Hugh Laurie auditioning for House

I’m always telling my clients, “Play the life, not the lines.” That’s why I suggest NOT to worry about memorizing your lines for you your auditions. Don’t get me wrong, I think it’s great if you know your lines by heart (notice I said by “heart” not by “head”), but at the audition, what the CDs and/or producers and director want to see is your performance as the character, not your memorization skills.

Too often I see actors blow auditions because they forget a line. Why put this pressure on yourself? HOLD THE SCRIPT! We assume by the time you’ve got the role you will have the lines down, what we can’t assume is that you can inhabit the role.

My theory here is exemplified by this video of Hugh Laurie auditioning the for the role of House. He is using the script and he is fabulous.

Learn this skill, how to snatch the line off the page (theater actors already know how to do this because they usually don’t need to be “off book” until at least a week or two into rehearsals).

A good way to practice this skill is to read to a child from a storybook. (If you don’t have a child handy, read to your pet, or a plant!) “Once upon a time there were three bears…” When you read a story to a child you are not “off book”, but you are attempting to make the story come alive. You make eye contact, you inhabit the roles, you don’t keep your nose buried in the book. Do this for (at least) ten minutes every day.

USA Film Festival

In late April I had the pleasure of being a jury member in the Short Film competition of the USA Film Festival.  The festival itself was fantastic! So well produced and attended.  I saw two great feature length documentaries–the sumptuous and riveting Dior and I, directed by Frederic Tcheng, and the fascinating Tab Hunter Confidential. I recommend them both highly. I  also got to see the classic Nicolas Roeg film from the 70s, The Man Who Fell To Earth, on the big screen with the marvelous Candy Clark in attendance.

The judging itself was grueling. My colleagues, director John Putch, and actor/director Christina Beck and I, were sequestered in a small hotel room(armed with diet cokes,raw almonds, and dark chocolate), where we watched 75 short films in 2 and ½ days!

It was so inspiring to see the range of works in competition. Yes, a few suffered from weak scripts and/or poor casting and production values, but many were absolutely wonderful and equal in quality to works produced by big studios.

Some of the films have really stayed with me. Particularly Against Night,  a beautifully directed drama about a Russian cosmonaut that reminded me of one of my favorite films of all time, Slaughterhouse Five,The Way of Tea,a powerful film about a Muslim man making peace with an angry racist (we awarded this film First Prize), and the documentary, War Within the Walls, that illuminates the world of  Vietnamese children who were born with birth defects caused by Agent Orange. War Within the Walls focuses on the journey of one young man,”Chau,” who was raised in a “war remnants” orphanage. Despite not having the use of his hands (he uses he mouth to paint) and no financial or educational resources, when he gets out of the orphanage he finds a way to fulfill his dreams of becoming a professional artist.  I urge you to see it if at all possible. Chau’s story is incredibly inspirational and it’s also very important to get the word out about the damage inflicted on these poor innocent children due to our use of chemical weapons during the Vietnam War.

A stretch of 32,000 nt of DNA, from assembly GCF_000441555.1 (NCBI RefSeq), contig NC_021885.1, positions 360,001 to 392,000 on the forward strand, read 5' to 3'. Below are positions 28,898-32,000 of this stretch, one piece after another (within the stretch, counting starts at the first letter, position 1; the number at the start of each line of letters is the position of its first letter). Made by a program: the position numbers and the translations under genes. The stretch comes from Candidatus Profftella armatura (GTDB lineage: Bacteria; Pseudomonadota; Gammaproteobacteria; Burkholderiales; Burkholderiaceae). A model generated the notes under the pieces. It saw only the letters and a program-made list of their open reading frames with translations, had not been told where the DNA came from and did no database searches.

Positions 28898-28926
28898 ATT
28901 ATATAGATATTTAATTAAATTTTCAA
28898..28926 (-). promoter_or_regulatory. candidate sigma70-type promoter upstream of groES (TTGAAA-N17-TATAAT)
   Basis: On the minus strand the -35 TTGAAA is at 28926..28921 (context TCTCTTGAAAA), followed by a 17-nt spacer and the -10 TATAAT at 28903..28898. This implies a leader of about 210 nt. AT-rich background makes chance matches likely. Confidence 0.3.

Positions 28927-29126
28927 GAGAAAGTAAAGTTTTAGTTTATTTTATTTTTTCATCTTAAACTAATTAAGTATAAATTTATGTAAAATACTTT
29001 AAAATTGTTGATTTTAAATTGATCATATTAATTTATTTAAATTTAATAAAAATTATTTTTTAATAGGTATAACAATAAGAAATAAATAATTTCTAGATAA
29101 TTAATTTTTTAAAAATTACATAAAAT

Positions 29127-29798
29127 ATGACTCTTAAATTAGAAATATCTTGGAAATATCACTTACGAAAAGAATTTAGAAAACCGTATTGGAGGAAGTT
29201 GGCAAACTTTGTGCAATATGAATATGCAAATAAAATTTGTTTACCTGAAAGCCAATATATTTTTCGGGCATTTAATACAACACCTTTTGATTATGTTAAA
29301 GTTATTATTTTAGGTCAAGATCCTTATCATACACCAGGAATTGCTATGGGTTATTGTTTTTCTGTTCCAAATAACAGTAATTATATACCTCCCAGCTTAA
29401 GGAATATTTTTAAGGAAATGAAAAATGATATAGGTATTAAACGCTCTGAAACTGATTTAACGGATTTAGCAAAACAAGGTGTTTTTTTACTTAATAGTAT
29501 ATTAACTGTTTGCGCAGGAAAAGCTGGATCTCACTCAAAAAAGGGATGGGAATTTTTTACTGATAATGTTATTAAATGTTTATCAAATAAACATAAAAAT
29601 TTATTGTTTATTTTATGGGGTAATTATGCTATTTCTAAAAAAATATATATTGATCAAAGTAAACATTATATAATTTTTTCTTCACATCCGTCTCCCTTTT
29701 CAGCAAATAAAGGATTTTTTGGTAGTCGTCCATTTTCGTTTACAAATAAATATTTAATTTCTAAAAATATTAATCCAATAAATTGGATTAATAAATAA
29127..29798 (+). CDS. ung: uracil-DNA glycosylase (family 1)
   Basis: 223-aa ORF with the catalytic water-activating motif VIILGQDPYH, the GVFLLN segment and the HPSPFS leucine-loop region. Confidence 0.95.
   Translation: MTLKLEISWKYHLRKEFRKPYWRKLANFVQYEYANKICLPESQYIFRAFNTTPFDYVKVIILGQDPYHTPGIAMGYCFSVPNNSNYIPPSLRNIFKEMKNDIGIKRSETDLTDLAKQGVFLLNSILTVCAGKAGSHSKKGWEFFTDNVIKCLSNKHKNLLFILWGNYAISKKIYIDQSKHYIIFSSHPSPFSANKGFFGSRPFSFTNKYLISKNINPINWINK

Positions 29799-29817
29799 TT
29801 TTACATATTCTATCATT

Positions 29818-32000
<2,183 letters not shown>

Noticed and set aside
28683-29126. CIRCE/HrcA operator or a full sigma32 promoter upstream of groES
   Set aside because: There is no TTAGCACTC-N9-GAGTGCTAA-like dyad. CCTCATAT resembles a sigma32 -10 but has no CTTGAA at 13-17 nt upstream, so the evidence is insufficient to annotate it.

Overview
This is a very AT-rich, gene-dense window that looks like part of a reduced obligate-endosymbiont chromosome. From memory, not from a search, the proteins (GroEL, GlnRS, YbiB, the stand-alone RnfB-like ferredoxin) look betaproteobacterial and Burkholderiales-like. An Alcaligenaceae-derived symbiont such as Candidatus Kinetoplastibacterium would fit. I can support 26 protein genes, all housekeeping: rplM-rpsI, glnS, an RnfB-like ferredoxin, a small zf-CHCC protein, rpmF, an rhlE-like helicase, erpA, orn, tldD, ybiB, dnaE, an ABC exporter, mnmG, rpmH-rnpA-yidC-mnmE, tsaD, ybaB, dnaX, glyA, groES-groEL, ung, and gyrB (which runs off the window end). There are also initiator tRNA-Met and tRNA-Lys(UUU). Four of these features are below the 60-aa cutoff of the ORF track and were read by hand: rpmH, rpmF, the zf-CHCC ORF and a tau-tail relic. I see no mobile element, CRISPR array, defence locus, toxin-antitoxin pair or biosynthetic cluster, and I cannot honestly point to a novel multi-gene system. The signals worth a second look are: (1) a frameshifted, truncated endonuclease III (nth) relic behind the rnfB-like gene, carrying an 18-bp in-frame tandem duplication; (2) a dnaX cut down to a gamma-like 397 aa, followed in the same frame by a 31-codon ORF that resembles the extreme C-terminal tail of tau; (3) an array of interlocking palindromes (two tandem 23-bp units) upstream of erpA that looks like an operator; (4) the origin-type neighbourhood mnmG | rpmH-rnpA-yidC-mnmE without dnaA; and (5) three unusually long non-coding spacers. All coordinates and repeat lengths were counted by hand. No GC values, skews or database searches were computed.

Other than the few times I’ve cast projects, this was the first time I was in the  choosing-who-gets-the-award business.  It really is an impossible task.  There were at least two contenders in each category, animation, documentary, narrative fiction, student, that were completely worthy of first prize. I saw once again the old apples vs oranges thing in play. Once again an illustration of the fact that when someone wins the prize, ( or the role, or the book deal, etc.) it doesn’t mean they were necessarily the “best,” or that the other contenders were second rate. Something I’ve always known in my head, but of course when I’m the one in competition, not so easy to remember.

Candy & Randy Clark and Jamie Rose Candy, her brother Randy, and me.

What having you been doing?

“So what have you been doing?”

I’m never sure what to reply to this question. It seems to require a concrete answer specific to who’s doing the asking.

If it’s someone I know from my writing community I feel I should answer, “Finished two essays and a chapter!”

If it’s a colleague from the entertainment industry, “Did an episode of ___(fill in the blank)!”

But what if I haven’t been “producing” lately?

Sometimes I’m doing what I call “gathering.” In addition to my duties teaching my weekly kids classes and coaching my private clients, I’m reading a lot, watching films, seeing plays, TV shows, observing people on the street, and spending time with my family.

I have a new step-granddaughter. I visit her weekly and watch her grow into her life. My dad has Alzheimer’s. I visit him weekly too, and I watch him grow out of his.

I’ve learned over the years that these times when I’m not “producing” in an outward material way are just as important as when I can point to a new story or guest spot. I’m gathering material. I’m growing into my next work.

What have I been doing?

Living my life.
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